Structural formula of diacerein
Ball-and-stick model of the diacerein molecule
Clinical data
Other namesDiacetylrhein; Diacerhein; 2-Anthracenecarboxylic acid, 4,5-bis(acetyloxy)-9,10-dihydro-9,10-dioxo-; 2-Anthroic acid, 9,10-dihydro-4,5-dihydroxy-9,10-dioxo-, diacetate; 9,10-Dihydro-4,5-dihydroxy-9,10-dioxo-2-anthroic acid, diacetate
AHFS/Drugs.comInternational Drug Names
  • Lacking information
Routes of
ATC code
Pharmacokinetic data
Protein binding99%
MetabolismHepatic: deacetylation to rhein, later glucuronidation and sulfate conjugation
Elimination half-life4 to 5 hours
ExcretionRenal (30%)
  • 4,5-diacetyloxy-9,10-dioxo-anthracene-2-
    carboxylic acid
CAS Number
PubChem CID
CompTox Dashboard (EPA)
ECHA InfoCard100.033.904 Edit this at Wikidata
Chemical and physical data
Molar mass368.297 g·mol−1
3D model (JSmol)
Solubility in waterPractically insoluble in water 0.01 mg/mL (20 °C)
  • O=C(Oc3cccc2C(=O)c1cc(cc(OC(=O)C)c1C(=O)c23)C(=O)O)C
  • InChI=1S/C19H12O8/c1-8(20)26-13-5-3-4-11-15(13)18(23)16-12(17(11)22)6-10(19(24)25)7-14(16)27-9(2)21/h3-7H,1-2H3,(H,24,25) checkY

Diacerein (INN), also known as diacetylrhein, is a slow-acting medicine of the class anthraquinone used to treat joint diseases such as osteoarthritis (swelling and pain in the joints).[1] It works by inhibiting interleukin-1 beta. An updated 2014 Cochrane review found diacerein had a small beneficial effect on pain.[2] Diacerein-containing medications are registered in some European Union and Asian countries and included as a treatment option on several international therapeutic guidelines.


Diacerein works by blocking the actions of interleukin-1 beta, a protein involved in the inflammation and destruction of cartilage that plays a role in the development of symptoms of degenerative joint diseases such as osteoarthritis. Due to its specific mode of action, which does not involve the inhibition of prostaglandin synthesis, diacerein has been shown to have anti-osteoarthritis and cartilage stimulating properties in vitro and animal models.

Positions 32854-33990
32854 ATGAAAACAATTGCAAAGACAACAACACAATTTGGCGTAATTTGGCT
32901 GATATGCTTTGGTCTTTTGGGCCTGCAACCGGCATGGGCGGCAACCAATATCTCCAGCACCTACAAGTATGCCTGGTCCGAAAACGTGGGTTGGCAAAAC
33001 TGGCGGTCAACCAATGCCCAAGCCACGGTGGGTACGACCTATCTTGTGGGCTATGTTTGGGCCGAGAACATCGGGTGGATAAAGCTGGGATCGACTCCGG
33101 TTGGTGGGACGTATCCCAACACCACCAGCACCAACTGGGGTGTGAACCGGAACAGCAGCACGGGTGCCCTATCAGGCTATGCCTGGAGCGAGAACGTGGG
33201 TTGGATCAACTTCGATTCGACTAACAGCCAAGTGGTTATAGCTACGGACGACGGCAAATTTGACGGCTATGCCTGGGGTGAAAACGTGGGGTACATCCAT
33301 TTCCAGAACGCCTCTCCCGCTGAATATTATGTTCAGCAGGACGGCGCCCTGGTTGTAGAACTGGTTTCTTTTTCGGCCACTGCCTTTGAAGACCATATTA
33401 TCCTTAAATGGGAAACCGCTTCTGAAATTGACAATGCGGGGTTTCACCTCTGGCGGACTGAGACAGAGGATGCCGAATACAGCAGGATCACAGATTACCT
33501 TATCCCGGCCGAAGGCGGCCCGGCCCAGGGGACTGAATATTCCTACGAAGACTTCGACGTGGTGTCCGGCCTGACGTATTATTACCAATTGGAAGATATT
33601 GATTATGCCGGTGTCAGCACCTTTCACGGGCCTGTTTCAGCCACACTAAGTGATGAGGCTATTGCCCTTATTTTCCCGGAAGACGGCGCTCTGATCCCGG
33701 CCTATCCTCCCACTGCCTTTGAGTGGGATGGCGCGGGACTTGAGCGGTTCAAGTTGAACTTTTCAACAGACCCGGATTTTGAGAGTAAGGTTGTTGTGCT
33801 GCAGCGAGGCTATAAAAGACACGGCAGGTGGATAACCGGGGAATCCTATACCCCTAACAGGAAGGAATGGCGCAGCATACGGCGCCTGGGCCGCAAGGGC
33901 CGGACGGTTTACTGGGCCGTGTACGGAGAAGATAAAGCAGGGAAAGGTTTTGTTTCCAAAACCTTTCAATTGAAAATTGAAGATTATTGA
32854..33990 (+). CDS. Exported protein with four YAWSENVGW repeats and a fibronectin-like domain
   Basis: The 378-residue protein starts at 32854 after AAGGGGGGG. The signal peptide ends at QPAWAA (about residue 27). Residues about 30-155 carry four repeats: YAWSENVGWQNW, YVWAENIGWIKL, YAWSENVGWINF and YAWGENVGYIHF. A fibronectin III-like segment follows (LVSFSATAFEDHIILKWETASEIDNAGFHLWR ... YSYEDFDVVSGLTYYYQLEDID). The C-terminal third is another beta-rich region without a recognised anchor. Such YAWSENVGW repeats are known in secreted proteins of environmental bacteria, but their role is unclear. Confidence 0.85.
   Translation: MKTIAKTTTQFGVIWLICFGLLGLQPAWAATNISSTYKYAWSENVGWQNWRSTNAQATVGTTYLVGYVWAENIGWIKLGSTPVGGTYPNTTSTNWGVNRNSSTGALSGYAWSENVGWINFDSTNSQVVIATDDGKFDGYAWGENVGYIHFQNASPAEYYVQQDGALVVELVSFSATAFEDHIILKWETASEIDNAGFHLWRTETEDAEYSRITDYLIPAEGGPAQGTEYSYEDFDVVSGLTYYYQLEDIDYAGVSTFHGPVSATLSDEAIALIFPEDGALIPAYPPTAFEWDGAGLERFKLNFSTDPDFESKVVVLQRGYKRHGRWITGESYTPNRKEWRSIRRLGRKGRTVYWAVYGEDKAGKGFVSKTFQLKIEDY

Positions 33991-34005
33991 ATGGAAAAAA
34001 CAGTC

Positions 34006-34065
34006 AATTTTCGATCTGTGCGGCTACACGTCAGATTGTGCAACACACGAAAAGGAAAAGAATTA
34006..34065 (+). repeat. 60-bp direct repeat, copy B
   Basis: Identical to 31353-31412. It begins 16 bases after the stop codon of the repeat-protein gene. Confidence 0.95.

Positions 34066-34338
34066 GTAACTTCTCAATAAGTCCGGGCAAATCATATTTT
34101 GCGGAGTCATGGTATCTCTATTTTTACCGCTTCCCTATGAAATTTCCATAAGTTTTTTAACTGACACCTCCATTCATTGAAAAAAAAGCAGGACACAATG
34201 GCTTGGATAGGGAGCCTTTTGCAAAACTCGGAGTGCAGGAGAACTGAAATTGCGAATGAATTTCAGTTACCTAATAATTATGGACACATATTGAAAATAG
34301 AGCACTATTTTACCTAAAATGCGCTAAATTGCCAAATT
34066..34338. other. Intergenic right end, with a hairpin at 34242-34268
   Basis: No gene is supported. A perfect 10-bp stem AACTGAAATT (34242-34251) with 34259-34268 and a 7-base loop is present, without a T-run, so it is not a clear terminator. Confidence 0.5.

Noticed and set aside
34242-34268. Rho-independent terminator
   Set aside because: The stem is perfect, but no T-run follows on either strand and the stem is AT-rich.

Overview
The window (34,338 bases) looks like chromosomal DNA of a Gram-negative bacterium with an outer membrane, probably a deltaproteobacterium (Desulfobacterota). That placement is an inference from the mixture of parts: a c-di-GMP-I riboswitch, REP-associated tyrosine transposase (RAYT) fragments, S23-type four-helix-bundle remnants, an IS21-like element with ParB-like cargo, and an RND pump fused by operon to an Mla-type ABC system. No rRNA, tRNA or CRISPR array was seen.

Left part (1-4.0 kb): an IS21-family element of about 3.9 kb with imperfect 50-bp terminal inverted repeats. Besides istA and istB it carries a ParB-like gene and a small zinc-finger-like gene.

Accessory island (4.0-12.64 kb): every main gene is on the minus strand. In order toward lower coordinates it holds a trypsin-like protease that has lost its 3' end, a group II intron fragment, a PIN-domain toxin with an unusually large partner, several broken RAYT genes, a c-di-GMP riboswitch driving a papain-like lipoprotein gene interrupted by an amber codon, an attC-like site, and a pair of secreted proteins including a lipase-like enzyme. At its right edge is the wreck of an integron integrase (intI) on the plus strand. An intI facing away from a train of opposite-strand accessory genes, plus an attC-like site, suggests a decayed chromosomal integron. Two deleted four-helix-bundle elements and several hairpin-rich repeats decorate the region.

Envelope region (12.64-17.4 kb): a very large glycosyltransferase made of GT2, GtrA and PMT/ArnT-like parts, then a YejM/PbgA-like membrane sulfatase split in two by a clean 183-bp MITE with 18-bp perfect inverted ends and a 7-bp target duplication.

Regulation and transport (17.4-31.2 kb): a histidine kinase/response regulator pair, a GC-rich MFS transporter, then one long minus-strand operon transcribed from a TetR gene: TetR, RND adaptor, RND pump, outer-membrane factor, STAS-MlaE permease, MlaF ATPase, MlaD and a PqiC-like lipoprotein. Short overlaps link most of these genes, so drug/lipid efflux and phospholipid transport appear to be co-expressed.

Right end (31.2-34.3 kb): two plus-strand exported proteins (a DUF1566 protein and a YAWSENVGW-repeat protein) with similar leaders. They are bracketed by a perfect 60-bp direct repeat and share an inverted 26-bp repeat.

Side effects

The most common side effects of diacerein treatment are gastrointestinal symptoms including soft stools and diarrhea.[3] These are generally mild to moderate and occur more frequently in the first 2 weeks, and lessen with continued treatment. Based on review by European Medicines Agency (EMA), diacerein-containing medicines use is restricted due to severe diarrhoea and liver disorders in patients.[4][5]

An uncommon side effect is hepatic adverse events (most frequently reported as liver function test abnormalities). These have been described as mild/moderate cases of elevated liver enzymes in the blood.

Mild skin reactions (rash, pruritus and eczema) have also been reported with diacerein treatment.

Discoloration of urine (yellow or pink) is another side effect of diacerein. This effect is due to the elimination of rhein metabolites via the urine and no clinical significance has been found; it may also be dependent on general fluid intake.

Special warning

In 2014 the European Medicines Agency (EMA’s) Pharmacovigilance and Risk Assessment Committee (PRAC) performed a review of diacerein-containing medicines over concerns about its gastrointestinal and liver effects. As a result, the PRAC has introduced additional proposals to manage diacerein’s risks and was satisfied that with new restrictions diacerein’s benefit on pain outweighs the side effects for osteoarthritis treatment.[6] The following recommendations have been made around the use of diacerein:

The PRAC concluded that the benefit-risk balance of diacerein-containing medicinal products remained favourable in the symptomatic treatment osteoarthritis, subject to the agreed changes to the product information and conditions.

Dosage and administration

The recommended starting dose is 50 mg once daily with evening meal for the first 2 to 4 weeks of treatment, after which the recommended daily dose is 50 mg twice daily.[6]

The treatment should be taken with food, one with breakfast and the other with evening meal. The capsules must be swallowed intact, without opening them, together with a glass of water.

See also


  1. ^ Gouvas H (2011). Use of Sodium Hyaluronate in the treatment of Osteoarthritis. Greece.
  2. ^ Fidelix TS, Macedo CR, Maxwell LJ, Fernandes Moça Trevisani V (February 2014). "Diacerein for osteoarthritis". The Cochrane Database of Systematic Reviews (2): CD005117. doi:10.1002/14651858.CD005117.pub3. PMID 24515444.
  3. ^ Pavelka K, Bruyere O, Cooper C, et al. Diacerein: Benefits, Risks and Place in the Management of Osteoarthritis. An Opinion-Based Report from the ESCEO. Drugs & Aging 2016;33:75-85
  4. ^ Panova E, Jones G (March 2015). "Benefit-risk assessment of diacerein in the treatment of osteoarthritis". Drug Safety. 38 (3): 245–52. doi:10.1007/s40264-015-0266-z. PMID 25652235. S2CID 13880003.
  5. ^ Fidelix TS, Macedo CR, Maxwell LJ, Fernandes Moça Trevisani V (February 2014). "Diacerein for osteoarthritis". The Cochrane Database of Systematic Reviews (2): CD005117. doi:10.1002/14651858.CD005117.pub3. PMID 24515444.
  6. ^ a b "Diacerein-containing medicines for oral administration". 2018-09-17.